The improvement project began 10 years ago, when a feasibility study was conducted to determine the practicality of building a new walking and biking path. Much of the shoreline park already had a clear, safe trail following the Bay inlet, however, there was only an “unofficial dirt path” that ran from Swan Way northwest along the adjacent Doolittle Drive. Cars zoom down Doolittle—also known as State Highway 61, where the speed limit is 45 miles per hour—to reach the Oakland International Airport and Alameda Island. The completion of the 12-foot-wide path with a guardrail separating it from traffic means that for the first time in the park’s 44 years there’s a safe, nonmotorized transportation route for people who live in and visit the area.
The north end of the trail concludes at the shoreline park’s “Boat Launch Area,” where there’s parking and the new launch. A few more steps to the northwest lies the Shoreline Center, a small rental facility overlooking the water, that supports community events. Across the channel lie Arrowhead Marsh and “New Marsh,” home to endangered Ridgway’s rails, salt marsh harvest mice, and many species of resident and migrant birds.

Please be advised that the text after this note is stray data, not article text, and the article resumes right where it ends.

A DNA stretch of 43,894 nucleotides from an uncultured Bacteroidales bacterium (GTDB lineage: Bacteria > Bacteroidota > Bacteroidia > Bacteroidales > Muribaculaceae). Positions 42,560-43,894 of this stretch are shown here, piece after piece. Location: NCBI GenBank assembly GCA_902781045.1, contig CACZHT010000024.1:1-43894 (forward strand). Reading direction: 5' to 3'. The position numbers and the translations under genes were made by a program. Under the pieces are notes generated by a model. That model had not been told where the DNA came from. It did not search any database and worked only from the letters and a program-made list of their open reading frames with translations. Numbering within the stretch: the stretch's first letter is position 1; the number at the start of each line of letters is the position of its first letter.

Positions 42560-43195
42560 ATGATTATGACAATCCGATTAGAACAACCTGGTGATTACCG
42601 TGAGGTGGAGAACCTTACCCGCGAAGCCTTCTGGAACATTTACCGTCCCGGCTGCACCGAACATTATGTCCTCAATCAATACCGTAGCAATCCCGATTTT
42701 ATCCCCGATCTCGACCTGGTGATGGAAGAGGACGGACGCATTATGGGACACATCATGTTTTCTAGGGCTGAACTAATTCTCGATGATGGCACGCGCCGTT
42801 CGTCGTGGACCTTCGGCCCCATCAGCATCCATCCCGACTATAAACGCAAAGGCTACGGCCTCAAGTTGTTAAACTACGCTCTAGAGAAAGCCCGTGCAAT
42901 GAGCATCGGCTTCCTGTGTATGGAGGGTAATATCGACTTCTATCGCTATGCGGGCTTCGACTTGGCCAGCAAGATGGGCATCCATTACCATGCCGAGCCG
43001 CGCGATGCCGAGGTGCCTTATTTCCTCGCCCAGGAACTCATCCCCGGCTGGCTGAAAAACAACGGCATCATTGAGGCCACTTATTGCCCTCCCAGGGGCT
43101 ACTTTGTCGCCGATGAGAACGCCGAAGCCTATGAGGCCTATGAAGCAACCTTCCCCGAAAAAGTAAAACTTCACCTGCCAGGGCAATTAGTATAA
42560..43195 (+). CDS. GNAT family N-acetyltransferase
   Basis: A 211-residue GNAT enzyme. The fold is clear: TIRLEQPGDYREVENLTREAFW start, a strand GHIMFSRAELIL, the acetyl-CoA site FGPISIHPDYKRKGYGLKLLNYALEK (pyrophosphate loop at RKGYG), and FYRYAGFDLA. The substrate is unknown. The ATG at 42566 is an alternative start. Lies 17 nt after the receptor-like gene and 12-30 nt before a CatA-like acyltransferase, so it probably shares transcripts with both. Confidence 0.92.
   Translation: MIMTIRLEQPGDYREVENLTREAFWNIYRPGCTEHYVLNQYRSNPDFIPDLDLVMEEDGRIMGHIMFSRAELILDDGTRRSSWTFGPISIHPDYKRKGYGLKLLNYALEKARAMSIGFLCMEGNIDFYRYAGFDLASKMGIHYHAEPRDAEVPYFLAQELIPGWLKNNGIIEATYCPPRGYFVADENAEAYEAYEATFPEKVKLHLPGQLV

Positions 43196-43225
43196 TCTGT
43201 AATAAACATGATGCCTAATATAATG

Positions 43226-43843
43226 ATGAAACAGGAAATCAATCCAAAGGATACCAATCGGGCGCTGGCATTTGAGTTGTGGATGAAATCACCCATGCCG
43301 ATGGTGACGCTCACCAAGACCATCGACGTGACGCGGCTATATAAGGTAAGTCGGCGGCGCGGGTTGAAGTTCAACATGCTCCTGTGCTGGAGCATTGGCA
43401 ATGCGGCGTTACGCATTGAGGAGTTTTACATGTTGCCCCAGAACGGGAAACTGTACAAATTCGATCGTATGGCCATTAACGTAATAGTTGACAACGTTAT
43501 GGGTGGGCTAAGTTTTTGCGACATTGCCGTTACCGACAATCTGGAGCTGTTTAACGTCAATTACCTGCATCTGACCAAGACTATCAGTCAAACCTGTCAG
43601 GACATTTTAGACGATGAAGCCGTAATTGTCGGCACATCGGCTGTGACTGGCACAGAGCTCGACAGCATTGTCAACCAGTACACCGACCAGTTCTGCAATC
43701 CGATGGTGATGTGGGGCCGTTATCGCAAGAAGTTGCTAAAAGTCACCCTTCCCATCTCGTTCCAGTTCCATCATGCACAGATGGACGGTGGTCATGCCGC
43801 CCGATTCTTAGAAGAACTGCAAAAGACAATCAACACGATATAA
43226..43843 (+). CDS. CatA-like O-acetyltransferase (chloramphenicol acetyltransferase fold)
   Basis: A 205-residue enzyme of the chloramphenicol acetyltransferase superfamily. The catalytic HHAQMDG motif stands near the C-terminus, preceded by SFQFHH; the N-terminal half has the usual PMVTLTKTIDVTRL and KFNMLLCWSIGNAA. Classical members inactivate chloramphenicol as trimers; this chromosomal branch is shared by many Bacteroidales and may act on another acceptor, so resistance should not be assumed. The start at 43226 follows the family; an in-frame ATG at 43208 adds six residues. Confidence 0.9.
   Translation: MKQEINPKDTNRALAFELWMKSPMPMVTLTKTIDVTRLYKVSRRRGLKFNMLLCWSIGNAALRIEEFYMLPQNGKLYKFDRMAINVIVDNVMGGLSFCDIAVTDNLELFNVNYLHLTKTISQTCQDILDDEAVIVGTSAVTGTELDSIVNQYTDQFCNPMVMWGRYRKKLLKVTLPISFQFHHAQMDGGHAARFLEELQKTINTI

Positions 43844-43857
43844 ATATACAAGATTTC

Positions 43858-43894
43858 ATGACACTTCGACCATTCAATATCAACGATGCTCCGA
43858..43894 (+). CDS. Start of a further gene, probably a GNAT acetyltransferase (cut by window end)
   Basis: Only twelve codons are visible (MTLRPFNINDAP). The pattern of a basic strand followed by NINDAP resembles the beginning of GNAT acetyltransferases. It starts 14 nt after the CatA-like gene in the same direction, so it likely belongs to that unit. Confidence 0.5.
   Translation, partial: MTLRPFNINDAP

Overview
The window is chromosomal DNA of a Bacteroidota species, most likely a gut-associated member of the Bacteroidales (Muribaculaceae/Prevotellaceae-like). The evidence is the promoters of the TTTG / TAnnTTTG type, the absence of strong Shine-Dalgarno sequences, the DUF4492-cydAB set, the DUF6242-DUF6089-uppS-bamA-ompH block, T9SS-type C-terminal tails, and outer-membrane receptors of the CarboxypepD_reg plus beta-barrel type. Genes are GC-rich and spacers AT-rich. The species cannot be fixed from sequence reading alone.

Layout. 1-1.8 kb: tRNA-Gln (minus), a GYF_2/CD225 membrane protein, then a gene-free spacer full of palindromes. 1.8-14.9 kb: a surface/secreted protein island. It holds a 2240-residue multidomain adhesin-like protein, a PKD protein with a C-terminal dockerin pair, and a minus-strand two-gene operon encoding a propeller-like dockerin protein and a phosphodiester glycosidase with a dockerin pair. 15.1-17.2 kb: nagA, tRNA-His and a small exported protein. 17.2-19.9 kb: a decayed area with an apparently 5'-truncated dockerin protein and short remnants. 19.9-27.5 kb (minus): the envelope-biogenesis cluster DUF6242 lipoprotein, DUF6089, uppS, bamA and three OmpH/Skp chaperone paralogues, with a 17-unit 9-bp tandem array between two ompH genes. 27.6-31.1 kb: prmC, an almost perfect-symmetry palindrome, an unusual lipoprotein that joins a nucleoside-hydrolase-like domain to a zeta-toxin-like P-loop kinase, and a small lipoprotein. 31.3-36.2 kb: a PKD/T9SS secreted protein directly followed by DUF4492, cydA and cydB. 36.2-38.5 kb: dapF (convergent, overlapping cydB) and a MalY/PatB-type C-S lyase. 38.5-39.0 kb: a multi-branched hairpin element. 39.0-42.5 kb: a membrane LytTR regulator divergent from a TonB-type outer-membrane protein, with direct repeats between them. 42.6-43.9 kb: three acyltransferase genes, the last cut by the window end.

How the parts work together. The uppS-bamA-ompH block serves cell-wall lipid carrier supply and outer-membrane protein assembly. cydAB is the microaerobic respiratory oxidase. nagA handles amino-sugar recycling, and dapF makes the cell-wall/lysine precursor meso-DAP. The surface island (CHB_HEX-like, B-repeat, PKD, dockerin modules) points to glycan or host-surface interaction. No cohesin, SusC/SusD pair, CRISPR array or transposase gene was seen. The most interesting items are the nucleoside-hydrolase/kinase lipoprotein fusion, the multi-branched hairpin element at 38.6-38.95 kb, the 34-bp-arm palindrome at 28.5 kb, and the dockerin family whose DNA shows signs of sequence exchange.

Costs for the trail reached $10.5 million and the demolition and replacement of the boat launch came to roughly $1 million. The construction for the trail began about 1.5 years ago, and Perry says that even before its “soft launch” in June, there was tremendous local interest in the path, boat launch, and parking lot.
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“People have been watching the construction through the fence, eagerly awaiting its opening,” he says about the early excitement.